Amid a myriad of individual art advisors and organisations purporting to offer expert guidance through the esoteric, and often murky, reaches of the art market, Thea Westreich and her company of seven full-time staff members are distinguished by energy and ubiquity. Born in New York in 1942, Ms Westreich studied political science and once wanted to work in diplomacy. Upon relocating to Washington DC, where she lived from 1965 to 1985, she found that she had a voracious interest in art, and juggled the raising of her children with art history courses at various universities in the capital. “My course work was not based on any curriculum other than what I thought looked interesting,” she says. “One semester it might be modern art, the next medieval.” Her first foray into the commercial art world was not in contemporary art, but in a DC-based Americana gallery with John Newcomer. (“Weathervanes were just starting to creep into the four and five figures,” she remembers.) However, she decided that working as a dealer diluted the conceptual approach she wanted to have towards art, so she left the gallery and entered the non-profit sector. She worked as a volunteer for a variety of organisations ranging to the National Ballet before securing a consultancy contract from the NEA in the early 80s through a consulting service of her own. Since then she has curated exhibitions from many of the collections she has helped to build, produced artists’ books, and has also edited the collected writings of the late John Caldwell.
The resulting range and diversity of contacts cultivated over these years—dealers, curators, artists and society players—is, in Ms Westreich’s own words, “impressive”. “We are on the preferred list of many galleries,” she claims, “and if we want to get someone onto a board of trustees we can facilitate that.”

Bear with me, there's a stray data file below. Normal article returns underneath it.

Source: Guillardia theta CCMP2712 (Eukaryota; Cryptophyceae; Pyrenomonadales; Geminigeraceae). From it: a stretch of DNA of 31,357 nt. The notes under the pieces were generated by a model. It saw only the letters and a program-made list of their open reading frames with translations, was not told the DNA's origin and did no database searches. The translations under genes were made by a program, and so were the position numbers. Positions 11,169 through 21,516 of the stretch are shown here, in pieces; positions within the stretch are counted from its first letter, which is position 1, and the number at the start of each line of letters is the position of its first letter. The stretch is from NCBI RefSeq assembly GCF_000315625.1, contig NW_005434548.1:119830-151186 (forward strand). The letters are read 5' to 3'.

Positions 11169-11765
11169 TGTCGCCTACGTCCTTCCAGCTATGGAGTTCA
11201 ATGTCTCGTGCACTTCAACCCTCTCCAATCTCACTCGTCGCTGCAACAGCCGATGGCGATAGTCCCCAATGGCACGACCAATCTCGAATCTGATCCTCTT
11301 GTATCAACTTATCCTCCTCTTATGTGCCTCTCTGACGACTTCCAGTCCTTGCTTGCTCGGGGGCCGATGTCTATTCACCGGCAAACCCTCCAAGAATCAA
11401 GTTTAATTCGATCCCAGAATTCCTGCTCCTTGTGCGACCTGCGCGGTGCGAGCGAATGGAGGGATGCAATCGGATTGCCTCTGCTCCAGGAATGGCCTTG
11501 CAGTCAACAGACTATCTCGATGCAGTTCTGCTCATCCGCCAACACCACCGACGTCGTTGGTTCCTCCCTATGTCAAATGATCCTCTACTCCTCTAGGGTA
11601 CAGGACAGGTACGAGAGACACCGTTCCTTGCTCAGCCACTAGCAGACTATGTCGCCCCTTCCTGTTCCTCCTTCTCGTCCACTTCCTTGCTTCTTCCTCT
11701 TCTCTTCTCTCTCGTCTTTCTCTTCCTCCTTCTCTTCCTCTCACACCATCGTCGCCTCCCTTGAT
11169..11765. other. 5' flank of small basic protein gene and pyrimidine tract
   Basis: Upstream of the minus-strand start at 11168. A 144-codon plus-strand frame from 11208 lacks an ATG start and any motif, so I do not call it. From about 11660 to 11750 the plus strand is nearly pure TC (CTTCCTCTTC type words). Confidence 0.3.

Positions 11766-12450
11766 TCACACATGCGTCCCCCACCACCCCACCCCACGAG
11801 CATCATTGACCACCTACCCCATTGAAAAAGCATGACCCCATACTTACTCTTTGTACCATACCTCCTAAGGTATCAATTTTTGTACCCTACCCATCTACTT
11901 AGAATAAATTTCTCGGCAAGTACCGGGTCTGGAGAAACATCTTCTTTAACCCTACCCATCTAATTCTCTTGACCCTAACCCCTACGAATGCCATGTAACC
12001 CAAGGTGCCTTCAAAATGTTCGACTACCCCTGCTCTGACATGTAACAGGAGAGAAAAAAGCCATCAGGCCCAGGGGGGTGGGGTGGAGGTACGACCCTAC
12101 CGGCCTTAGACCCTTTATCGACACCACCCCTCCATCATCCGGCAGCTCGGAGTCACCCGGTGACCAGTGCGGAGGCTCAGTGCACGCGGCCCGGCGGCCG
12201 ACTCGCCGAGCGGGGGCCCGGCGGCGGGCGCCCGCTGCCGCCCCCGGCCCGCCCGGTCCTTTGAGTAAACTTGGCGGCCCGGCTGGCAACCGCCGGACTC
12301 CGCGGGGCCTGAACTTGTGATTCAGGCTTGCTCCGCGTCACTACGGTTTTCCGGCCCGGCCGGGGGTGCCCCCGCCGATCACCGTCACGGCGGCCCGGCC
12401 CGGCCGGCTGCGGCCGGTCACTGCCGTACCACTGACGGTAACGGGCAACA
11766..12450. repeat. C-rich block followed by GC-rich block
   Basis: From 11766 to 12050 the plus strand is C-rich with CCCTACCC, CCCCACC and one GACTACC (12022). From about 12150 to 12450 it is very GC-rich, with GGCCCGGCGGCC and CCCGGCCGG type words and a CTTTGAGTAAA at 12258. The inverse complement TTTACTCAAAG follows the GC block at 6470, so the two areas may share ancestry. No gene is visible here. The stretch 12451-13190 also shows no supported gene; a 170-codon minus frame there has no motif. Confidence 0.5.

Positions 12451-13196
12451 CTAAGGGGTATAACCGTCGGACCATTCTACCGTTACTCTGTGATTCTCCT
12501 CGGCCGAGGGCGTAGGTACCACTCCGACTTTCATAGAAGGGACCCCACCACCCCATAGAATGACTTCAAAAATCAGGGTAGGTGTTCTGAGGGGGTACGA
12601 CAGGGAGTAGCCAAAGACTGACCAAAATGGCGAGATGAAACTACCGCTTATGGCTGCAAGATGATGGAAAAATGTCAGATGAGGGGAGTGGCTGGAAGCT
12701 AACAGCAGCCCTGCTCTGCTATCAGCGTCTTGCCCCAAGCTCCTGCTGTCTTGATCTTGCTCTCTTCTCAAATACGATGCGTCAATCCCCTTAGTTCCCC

Ms Westreich hastens to point out that there are no “commissions or payments of any sort from dealers. I am paid exclusively by my clients on all occasions.” And while she refuses to discuss either the financial details of those relationships, or confirm rumours of her involvement in the purchase of specific works at auction, on the subject of the service she provides, she is animated.
“The first critical step is knowledge of what the client wants to achieve, because very often they don’t fully know what the opportunities are for collecting. That kind of knowledge is reasonably profound in that people’s desires pertain to their personal lifestyles. In that sense my position is not unlike that of an interior designer, but in most cases it is far more important and remunerative in the sense that real art acquisitions give great intellectual stimulation, and they also have an asset value.”
Determining the value of these assets “…is done by adhering to the exact same guidelines as the Art Appraisal Association. We speak to dealers associated with the career of the artist in question [secondary market or otherwise], and refer to auction records. By having such a broad international base, we have the benefit of a much larger pool of information than most other people.” Appraisals are then issued to clients in the form of combined annual insurance updates and conservation reports, and whenever works are accessioned, deaccessioned or bequeathed to museums and other institutions.
Facilitating relationships between collectors and institutions has been a crucial part of Thea Westreich’s service, and what makes her a player in the game between private and public, commercial and non-commercial collections. At SFMoMA, which has become the primary recipient of bequests from the Kramlich’s collection, curator Robert Riley comments, “Often I’ll call her up about a piece I am interested eventually to acquire for the museum and think that she should see, and she’ll say, ‘We’re three steps ahead of you.’”
“We make our clients aware of the many existing opportunities for them to use their art collection in ways that give them a bigger bang for their bucks,” she explains. “Their collecting enables them to enjoy a wealth of opportunities beyond the more obvious aspects of scholarship, connoisseurship and financial investment.”
Ms Westreich is clearly proud of what she has achieved and the Kramlich example certainly seems adequate testimony to her significance. As Andrea Rosen points out, “Given that we live in conservative times and consensus [in museums] creates limitations, collectors are one of today’s most important creative forces. There is always room for people who know something to help people who know nothing but building a collection is as much about building a collector and engaging them in a serious dialogue. In this sense Thea is exemplary.”
Originally appeared in The Art Newspaper as 'Give them a bigger bang for their bucks'